2)   There appears to be a widespread lack of understanding about how the American political system works, or even what it is. The United States of America is a Constitutional Republic, not a democracy. We have never been a democracy, and for very good reason. Democracies invariably end poorly. Throughout world history every democracy has ultimately imploded under its own force. That is precisely why our founders created the republican system that they did. The electoral college was deliberately designed to guard against the dangers of democracy, and while you can criticize it, the fact remains that it has done just that for 228 years. The so called “popular vote” has never been relevant to a presidential election, which is why it is not even officially tallied. It is fine to note that more people overall voted for a particular candidate, but that has no bearing on the legitimacy of an election.            

One of the few discernable chants during the “Women’s March” was: “This is what democracy looks like.” The marchers were correct. What they were doing - generally disregarding authority and the law by unlawfully blocking roads and passing police barriers, trashing a public area, and lacking a clear or definable message or purpose – is precisely what democracy looks like. And that is precisely why the United States has never been a democracy.

3)    Despite many examples in his past and on the campaign trail, since his election Trump has consistently called for solidarity. I am not defending the many examples that could be (rightly) pointed to as statements that encouraged division. I am well aware of them. But it is interesting to me, that, at this point, his message, as articulated in his inaugural address is that: “We must speak our minds openly, debate our disagreements honestly, but always pursue solidarity.” In contrast, the message of the protests, consisting primarily of people that would identify themselves as liberal, who consistently wave a banner of “tolerance,” “acceptance,” and “inclusivity,” is nearly exclusively a message of division and exclusion. People that voted for Trump are consistently insulted, demeaned, and attacked. This does not seem tolerant, accepting, and inclusive to me.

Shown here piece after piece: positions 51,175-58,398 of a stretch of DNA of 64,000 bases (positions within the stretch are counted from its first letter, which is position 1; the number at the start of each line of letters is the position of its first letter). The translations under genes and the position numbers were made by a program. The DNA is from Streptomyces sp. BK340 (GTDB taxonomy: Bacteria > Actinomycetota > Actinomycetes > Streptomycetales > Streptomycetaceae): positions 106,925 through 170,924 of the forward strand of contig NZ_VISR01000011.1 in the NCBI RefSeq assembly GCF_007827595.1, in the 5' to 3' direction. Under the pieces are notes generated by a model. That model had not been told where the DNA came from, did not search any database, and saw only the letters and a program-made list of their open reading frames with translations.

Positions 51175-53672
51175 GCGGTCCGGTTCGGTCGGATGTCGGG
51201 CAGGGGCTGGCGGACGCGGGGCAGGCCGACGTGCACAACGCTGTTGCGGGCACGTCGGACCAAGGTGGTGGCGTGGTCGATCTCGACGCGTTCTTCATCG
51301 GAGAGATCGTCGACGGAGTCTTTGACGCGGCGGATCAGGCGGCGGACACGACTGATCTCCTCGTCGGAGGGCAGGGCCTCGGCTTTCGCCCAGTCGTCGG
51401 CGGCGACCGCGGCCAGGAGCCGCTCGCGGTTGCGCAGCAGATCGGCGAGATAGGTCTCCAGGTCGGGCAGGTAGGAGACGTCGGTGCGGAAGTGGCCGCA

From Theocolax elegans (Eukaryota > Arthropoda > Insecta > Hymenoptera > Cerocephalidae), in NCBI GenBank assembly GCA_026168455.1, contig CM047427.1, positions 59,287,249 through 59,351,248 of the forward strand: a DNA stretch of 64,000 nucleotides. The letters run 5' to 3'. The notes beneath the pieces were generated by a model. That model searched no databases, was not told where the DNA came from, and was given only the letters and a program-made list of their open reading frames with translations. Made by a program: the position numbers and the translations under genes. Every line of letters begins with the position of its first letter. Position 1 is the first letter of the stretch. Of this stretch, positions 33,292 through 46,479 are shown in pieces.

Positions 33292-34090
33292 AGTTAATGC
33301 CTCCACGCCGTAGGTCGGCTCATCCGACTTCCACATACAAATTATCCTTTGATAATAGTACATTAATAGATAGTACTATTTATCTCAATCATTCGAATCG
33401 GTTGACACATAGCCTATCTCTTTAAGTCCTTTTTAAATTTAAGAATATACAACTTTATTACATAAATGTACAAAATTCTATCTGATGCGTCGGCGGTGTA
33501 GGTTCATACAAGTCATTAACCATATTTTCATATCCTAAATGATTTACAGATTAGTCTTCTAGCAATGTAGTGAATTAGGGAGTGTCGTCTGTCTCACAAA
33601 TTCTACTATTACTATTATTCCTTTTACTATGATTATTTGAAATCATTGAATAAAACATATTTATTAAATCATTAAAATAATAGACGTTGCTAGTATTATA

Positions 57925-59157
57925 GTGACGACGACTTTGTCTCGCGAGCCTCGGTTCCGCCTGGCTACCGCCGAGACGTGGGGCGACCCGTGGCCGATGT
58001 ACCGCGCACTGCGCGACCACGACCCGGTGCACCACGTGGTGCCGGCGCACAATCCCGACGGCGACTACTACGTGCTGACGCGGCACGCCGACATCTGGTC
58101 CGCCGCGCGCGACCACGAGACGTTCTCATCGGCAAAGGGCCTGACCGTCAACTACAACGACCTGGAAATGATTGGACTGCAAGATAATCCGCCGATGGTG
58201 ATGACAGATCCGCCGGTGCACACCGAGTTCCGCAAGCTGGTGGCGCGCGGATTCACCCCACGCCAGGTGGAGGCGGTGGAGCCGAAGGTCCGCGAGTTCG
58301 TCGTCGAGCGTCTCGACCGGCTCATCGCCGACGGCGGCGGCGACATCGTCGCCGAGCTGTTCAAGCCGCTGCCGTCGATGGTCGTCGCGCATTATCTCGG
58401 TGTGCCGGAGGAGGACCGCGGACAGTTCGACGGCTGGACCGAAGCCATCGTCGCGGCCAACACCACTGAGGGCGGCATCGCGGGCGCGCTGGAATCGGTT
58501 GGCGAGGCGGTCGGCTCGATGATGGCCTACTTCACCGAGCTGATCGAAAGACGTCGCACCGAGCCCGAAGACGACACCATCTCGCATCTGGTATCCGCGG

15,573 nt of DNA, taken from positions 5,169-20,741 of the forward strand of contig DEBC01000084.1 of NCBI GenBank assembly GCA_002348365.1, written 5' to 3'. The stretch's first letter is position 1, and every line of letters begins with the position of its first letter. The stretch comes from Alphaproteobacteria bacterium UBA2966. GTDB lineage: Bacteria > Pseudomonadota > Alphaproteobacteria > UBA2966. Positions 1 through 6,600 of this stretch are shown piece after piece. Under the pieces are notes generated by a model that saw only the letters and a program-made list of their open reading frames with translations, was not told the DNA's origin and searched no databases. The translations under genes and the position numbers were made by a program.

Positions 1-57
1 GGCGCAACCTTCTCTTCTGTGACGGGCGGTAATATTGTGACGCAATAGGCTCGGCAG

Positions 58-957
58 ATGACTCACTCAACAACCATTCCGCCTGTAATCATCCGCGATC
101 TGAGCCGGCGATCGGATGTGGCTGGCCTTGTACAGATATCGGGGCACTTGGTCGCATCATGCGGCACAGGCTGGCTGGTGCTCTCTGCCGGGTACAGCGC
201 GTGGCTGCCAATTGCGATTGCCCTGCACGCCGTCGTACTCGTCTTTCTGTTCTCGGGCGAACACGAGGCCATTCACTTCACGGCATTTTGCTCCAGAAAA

4)    Effective populist uprisings (we have had many in our history) are focused on clearly definable issues. Think women marching for the vote when Woodrow Wilson was elected in 1913 or the March on Washington for jobs and freedom in 1963. Both of these (and many other) examples illustrate the power of an organized, clear, and determined message. The recent protests (particularly the so called “women’s march”) have been compared to these examples, but the difference is stark. In direct contrast to the 1913 and 1963 marches, the current protests lack any sense of cohesion, focus, or purpose.

Donald Trump is the president. You can not like him as a person (there are plenty of reasons not to and I certainly don’t), but he is still the president. You can protest the president, but please do so in a lawful and respectful manner, and you will be far more effective if you have a clear and definable message and purpose. If you really want to effect change, make sure you know what you are talking about and have in mind clear and tangible ways to achieve it.

I’ll close with the example of our 23rd president, Benjamin Harrison, who holds the interesting distinction of being sandwiched by Grover Cleveland. In the 1888 presidential election, Harrison received 100,000 fewer popular votes than Cleveland, but carried the Electoral College 233 to 168, and became our 23rd president. Four years later he ran for reelection against the same Grover Cleveland, who emerged as the victor the second time around. To the credit of both men, each willingly gave up power to the other.

In his inaugural address Harrison spoke to the issue of an Electoral victory without a general majority of votes. He said that it was clearly “in the contemplation of the framers of the Constitution that such an exigency might arise, and provision was wisely made for it.” He called the American people to “exalt patriotism and moderate our party contentions,” and noted that “a party success that is achieved by unfair methods or by practices that partake of revolution is hurtful and evanescent even from a party standpoint. We should hold our differing opinions in mutual respect, and, having submitted them to the arbitrament of the ballot, should accept an adverse judgment with the same respect that we would have demanded of our opponents if the decision had been in our favor.” Harrison did just that when he relinquished office back to Cleveland in 1893. I think we would do well to adhere to the wisdom of these words 128 years later.

In the same inaugural address Harrison also noted that “No other people have a government more worthy of their respect and love or a land so magnificent in extent.” I would say the same.

Finally, Harrison observed that: “we must not forget that we take these gifts upon the condition that justice and mercy shall hold the reins of power and that the upward avenues of hope shall be free to all the people.” It is to this standard that we should hold every president including President Donald Trump.


  1. I found your article to be very thoughtful, intelligent, informative, and reasonable. You made many rational, valid points and gave everyone who reads it much food for thought.